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How Flight Attendants Grounded Trump’s Shutdown

sam, 02/09/2019 - 23:34

via Jacobin

By Liza Featherstone

On Sunday, January 20, speaking at an AFL-CIO dinner honoring Martin Luther King, Jr, Sara Nelson, president of the Association of Flight Attendants (AFA-CWA), called for a general strike to end Trump’s government shutdown.

The following Friday, Nelson, a United Airlines flight attendant since 1996, told the media that flight attendants were “mobilizing immediately” for a strike of their own. A couple hours later, President Trump agreed to provisionally reopen the government for three weeks.

Nelson’s power moves have a backstory — and a future.

She was raised to serve the public, in Corvallis, Oregon, in the 1970s and 1980s, an era when the earning power of public servants had already begun to wane. Her mother was a teacher, but her father, though trained as a physical education teacher, never found a job in that field due to budget cuts in the public school system. He worked first in a lumber mill, then selling lumber.

In college, Nelson majored in English and education. She did her student teaching in inner-city St Louis. “I really would have loved to be a teacher,” she said. But she struggled to make ends meet after graduation, facing student loans. One of her best friends became a flight attendant. “We sort of thought it was funny, and that she would do it for a year or two,” Nelson recalls. Not long after, her friend called from a beach in Miami, toes in the ocean, announcing firmly that it was time to stop laughing at her new career: among other benefits and perks, the money was better than Nelson’s first-year teacher salary.

Nelson drove to Chicago the next day to interview with United Airlines, and was hired. After weeks of unpaid training, her first paycheck was delayed by several more weeks. She ate nothing but plane food and Ramen, her bank balance at zero. She went to United’s Boston office to beg for help and was met with indifference. Standing in the office weeping, she felt a tap on the shoulder. “And there was someone standing there who looked just like me. I’d never seen her before. She was in the same uniform, holding her checkbook and asking me how to spell my name. She hands me a check for $800 and she says, ‘Number one, you take care of yourself, and number two, you call our union.’”

“And I always tell people, I called my union, and I had my paycheck the next day,” Nelson continues. “But, I learned everything I needed to know in that moment when she was standing in front of me with that check. And that is, that flight attendants are union members. There is almost nobody better at taking care of each other. And in our unions we are never alone.”

Not long afterward, her local called her up. ‘We’d like you to get involved,’ they said. I was so honored,” she laughs, “I didn’t realize people said no.”

Nelson’s union, the Association of Flight Attendants (AFA-CWA), which today represents nearly fifty thousand workers at twenty airlines, had an impressive history even before she joined.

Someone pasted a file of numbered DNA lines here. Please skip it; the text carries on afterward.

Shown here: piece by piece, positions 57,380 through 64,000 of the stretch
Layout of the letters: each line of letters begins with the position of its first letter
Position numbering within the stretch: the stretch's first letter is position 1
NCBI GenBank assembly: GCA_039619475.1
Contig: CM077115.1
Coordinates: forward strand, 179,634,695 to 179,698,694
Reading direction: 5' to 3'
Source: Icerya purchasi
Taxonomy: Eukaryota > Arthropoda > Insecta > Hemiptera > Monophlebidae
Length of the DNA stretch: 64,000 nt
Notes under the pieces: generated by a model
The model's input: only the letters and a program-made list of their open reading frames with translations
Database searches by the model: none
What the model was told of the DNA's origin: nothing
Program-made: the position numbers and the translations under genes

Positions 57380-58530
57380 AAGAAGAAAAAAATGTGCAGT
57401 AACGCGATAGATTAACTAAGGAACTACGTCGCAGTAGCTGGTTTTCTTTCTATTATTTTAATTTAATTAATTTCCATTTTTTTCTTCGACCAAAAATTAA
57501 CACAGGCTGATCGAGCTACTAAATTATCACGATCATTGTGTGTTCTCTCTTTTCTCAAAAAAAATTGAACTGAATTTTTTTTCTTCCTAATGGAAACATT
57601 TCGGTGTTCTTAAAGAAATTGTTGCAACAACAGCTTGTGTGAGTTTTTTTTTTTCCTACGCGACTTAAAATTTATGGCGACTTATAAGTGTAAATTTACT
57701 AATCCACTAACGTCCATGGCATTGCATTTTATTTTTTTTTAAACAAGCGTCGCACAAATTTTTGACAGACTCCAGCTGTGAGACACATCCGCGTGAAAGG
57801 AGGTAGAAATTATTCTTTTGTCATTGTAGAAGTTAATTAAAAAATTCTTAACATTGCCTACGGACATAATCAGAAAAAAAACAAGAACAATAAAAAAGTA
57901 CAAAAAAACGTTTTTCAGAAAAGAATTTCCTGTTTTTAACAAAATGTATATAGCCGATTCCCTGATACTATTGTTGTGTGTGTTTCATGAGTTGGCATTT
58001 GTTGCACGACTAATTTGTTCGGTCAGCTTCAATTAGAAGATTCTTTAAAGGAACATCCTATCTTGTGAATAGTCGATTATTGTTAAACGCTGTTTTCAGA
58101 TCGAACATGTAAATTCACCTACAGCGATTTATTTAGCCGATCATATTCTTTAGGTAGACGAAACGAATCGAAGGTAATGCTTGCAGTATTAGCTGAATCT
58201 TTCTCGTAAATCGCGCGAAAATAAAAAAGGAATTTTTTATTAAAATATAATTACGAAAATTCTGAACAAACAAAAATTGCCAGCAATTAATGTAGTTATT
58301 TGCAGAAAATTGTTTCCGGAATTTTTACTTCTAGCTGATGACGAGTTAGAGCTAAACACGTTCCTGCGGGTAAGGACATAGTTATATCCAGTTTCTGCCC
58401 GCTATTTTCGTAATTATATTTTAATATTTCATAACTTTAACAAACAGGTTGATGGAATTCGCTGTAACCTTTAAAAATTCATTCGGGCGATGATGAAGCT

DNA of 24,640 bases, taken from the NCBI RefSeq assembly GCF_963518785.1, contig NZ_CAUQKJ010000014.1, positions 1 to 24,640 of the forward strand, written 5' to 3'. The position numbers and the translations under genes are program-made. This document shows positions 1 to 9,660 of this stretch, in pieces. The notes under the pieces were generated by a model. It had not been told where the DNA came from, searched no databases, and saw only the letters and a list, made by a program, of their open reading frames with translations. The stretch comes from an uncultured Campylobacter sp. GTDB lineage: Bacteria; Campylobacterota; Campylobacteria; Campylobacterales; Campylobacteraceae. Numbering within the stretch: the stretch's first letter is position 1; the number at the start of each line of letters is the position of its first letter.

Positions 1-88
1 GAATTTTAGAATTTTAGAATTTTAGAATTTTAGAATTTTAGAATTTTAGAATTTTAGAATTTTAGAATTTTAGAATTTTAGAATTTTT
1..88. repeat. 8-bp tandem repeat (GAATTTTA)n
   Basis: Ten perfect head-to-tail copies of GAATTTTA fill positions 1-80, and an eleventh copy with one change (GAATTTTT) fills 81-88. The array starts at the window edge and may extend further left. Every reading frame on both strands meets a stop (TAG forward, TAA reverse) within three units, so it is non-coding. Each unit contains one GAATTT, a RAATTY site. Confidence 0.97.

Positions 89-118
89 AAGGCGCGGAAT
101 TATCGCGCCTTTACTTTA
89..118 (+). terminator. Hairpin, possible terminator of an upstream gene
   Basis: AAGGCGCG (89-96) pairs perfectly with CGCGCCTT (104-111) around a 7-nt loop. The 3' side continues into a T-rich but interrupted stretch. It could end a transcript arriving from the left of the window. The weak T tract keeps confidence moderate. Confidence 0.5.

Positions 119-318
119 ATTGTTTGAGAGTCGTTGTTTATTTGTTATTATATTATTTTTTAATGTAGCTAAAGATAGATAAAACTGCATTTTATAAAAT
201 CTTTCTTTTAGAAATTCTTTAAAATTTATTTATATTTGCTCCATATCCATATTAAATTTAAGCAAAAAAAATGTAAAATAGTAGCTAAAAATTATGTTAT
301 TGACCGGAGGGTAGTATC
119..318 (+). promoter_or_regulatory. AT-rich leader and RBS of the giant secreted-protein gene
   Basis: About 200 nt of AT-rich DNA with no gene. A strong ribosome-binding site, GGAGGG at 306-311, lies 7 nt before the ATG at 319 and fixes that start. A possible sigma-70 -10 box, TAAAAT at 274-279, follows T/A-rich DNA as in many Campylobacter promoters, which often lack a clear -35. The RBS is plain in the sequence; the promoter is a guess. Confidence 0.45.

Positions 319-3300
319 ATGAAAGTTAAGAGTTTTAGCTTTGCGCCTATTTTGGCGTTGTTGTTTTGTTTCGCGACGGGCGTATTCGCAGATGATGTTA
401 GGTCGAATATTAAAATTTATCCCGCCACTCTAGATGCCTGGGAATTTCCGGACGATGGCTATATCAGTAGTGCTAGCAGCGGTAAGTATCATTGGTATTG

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Salvaging the Revolution – Anarchist Historiography on the Spanish Civil War

sam, 02/09/2019 - 23:27

via Anarchist Studies

by Morris Brodie

Until relatively recently, there has been little scholarly attention paid to the anarchist contribution to the Spanish Civil War in a positive sense. Anyone who has read general histories of the civil war period will be familiar with the trope of the anarchists in Spain either as hopelessly idealistic dreamers or, paradoxically, as bloodthirsty butchers whose only real input on the course of the war was to sow terror in the rearguard.

These caricatures were of course never wholly representative of the scholarship on the anarchists in Spain, but they maintained a certain mythical quality for a number of decades after the war’s end in 1939. In the last twenty or so years, however, there has been something of an ‘anarchist renaissance’ in civil war historiography, with increased attention paid to their contribution from both anarchists and non-anarchists. This article[1] will seek to give a (necessarily curtailed and imperfect) summary of the main trends in anarchist historiography on the civil war from its end until the present day.

Immediately after the Republican defeat in 1939 there were few ‘mainstream’ academic histories that sought to defend the anarchists in Spain or to assess their behaviour with any real depth. Francoist historians portrayed the Confederación Nacional del Trabajo (National Confederation of Labour, CNT) and Federación Anarquista Ibérica (Iberian Anarchist Federation, FAI) as essentially evil due to their anticlericalism, symbolised by the widespread murder of clerical figures and burning of churches in areas controlled by anarchists. They also made little attempt to differentiate between the different Republican groupings e.g. left republicans, communists, socialists, anarchists, and Catalan and Basque nationalists. For Franco and his defenders, Reds were Reds.